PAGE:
I find a checklist at work on my desk that helps me through the options. As you mentioned I notice this needs addressed sometime soon as compared to later, thus the checklist. The same speaks at home a simple list to occupy ourselves with task when time permits compared to running around in a sense of turmoil. Absolutely “keep it simple”….we tend to make things far more difficult than they need to be.
Thanks Tim. Anything that enables consistency and creates a sense of stability and progress is so helpful.
I set a reminder on my laptop to go off 15 minutes before the end of my day, so I can wrap up what I am doing, tie up any loose ends, and shut down (more or less) on time. I then walk to whatever room my husband is in and say, “Honey, I’m home.” I may also add a joke about the traffic being heavier or lighter than usual. Especially if I have to hunt through rooms to find him. I find all of that helps me transition from work to home, even though both are in the same place.
The biggest thing is the reminder going off. That is my signal to write down what I was doing / about to do so that I don’t have to remember it the next morning.
The best way to stick to a ritual is to have a house of dogs(6 to be exact) – they know when it is 8:10pm every night – they are ready to go outside and then come in to get ready in their nightly sleeping spots. My wife and I then get our clothes organized for the next day, read for about 1 hour and then lights off. Our end-of-day rituals haven’t needed to change due to COVID-19 since the dogs have always dictated the schedule.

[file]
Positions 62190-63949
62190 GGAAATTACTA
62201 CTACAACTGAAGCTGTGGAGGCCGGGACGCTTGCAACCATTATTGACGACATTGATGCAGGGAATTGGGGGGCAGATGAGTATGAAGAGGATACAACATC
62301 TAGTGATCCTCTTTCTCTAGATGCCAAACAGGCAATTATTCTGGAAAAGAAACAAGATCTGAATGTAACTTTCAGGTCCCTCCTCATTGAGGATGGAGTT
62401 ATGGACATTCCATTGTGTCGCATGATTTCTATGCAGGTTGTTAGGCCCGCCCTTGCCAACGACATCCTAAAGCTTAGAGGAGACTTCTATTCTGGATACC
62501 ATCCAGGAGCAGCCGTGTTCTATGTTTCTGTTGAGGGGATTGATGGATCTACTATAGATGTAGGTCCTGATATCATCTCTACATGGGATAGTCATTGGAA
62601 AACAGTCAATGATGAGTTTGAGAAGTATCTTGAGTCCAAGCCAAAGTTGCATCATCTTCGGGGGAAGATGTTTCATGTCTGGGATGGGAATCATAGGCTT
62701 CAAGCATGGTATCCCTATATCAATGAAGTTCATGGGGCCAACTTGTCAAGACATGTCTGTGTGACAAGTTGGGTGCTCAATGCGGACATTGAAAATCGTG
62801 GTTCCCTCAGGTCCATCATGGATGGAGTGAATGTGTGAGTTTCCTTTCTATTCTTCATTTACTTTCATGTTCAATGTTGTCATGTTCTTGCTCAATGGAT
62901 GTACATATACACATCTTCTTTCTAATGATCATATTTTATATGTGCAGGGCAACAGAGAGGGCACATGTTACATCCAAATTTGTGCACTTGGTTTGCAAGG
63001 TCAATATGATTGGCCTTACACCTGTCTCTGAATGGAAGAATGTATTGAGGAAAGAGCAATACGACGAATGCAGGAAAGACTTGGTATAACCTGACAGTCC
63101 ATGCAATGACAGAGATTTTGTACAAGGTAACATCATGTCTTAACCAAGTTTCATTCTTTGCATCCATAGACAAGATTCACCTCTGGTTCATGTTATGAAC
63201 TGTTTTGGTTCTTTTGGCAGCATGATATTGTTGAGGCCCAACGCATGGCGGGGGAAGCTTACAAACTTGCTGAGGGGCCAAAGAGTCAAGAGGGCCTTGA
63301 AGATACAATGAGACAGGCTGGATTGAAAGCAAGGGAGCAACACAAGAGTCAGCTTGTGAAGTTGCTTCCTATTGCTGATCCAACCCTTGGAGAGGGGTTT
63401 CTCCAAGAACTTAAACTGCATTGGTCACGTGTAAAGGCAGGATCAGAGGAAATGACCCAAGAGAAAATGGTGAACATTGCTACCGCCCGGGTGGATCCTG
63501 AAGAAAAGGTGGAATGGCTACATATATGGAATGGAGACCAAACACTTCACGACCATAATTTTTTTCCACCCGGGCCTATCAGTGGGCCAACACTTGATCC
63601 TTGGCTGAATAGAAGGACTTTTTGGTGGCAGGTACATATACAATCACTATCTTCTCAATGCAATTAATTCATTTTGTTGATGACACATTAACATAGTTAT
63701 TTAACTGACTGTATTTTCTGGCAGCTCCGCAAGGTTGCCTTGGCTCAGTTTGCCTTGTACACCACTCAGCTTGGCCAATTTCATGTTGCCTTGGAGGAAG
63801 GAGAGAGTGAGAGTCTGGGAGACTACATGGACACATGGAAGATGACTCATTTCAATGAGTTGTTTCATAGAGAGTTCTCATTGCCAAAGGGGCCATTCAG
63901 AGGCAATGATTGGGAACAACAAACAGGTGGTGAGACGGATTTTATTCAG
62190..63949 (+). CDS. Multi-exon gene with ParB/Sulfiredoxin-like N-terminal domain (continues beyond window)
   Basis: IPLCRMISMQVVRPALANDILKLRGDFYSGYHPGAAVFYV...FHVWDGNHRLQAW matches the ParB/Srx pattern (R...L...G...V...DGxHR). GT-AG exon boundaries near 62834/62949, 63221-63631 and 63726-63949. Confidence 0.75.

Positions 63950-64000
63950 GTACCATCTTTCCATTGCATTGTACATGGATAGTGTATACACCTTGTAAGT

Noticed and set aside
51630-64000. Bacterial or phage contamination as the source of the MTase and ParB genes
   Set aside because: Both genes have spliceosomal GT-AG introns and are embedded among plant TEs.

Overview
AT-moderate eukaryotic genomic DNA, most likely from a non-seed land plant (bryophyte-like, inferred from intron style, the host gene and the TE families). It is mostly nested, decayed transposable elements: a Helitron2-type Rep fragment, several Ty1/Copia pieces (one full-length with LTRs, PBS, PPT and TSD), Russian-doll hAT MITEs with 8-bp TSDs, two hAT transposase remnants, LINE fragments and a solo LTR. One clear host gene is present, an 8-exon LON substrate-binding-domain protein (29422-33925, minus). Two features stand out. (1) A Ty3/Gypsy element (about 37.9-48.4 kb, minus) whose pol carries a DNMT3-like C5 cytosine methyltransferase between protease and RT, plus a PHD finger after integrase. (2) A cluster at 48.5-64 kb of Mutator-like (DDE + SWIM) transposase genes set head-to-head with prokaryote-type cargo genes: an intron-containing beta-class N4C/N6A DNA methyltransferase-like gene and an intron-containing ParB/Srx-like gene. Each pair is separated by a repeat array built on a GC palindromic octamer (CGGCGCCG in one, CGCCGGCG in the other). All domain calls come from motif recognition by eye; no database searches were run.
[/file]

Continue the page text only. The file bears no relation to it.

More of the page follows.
Thinking about your post has allowed me to understand that we enjoy our ritual because it really does call the end to one day and encourage a great start to the next one(especially having our clothes set out for the next day)!!
Thanks for sharing; for Muslims (like myself) it is the same debate. The new day begins after sunset (evening). And this is a perfect reminder.
I decide what I’m going to pack for lunch the next day and set out the clothes I’m going to wear the next day in the evening so the morning can go as smoothly as possible – sometimes I change my mind in the morning but it usually works 🙂
This blog is a great opportunity to take time and reflect especially with everything that occurred in 2020. As you stated prior to 2020 everything/everyone was always in a rush and then suddenly that changed. While things in my life are starting to get hurried up as time goes, the events in 2020 changed many aspects. There are many things that are more “noticed” now then prior to 2020. The idea of “surprised” being tied to “noticed” on how things from the evening carry over the morning is another great thought. We have all heard the saying about spouses never going to bed angry. Some relationships live up to that idea while others are not true. There are times when it is important to work out those issues and other times it is best to wait in the morning. The “simple endings” the night before starts that routine for the next day. Staying up very late at night is going to have a major impact on the next day if an early start is needed.